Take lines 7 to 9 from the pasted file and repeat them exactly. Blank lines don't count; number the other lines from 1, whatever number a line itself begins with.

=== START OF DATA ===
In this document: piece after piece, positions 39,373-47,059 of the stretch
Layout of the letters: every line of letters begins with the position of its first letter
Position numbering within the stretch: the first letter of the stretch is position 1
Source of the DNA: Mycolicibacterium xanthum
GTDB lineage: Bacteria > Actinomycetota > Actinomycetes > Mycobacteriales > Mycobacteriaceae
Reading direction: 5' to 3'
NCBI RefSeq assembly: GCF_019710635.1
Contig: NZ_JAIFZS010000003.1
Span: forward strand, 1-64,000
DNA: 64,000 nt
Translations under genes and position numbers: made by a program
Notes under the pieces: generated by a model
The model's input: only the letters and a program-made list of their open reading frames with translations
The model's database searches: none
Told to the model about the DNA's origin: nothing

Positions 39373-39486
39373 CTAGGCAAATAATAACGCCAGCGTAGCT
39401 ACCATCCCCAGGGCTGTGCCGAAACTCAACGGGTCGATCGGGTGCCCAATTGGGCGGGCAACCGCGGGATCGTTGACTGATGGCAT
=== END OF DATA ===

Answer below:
NCBI RefSeq assembly: GCF_019710635.1
Contig: NZ_JAIFZS010000003.1
Span: forward strand, 1-64,000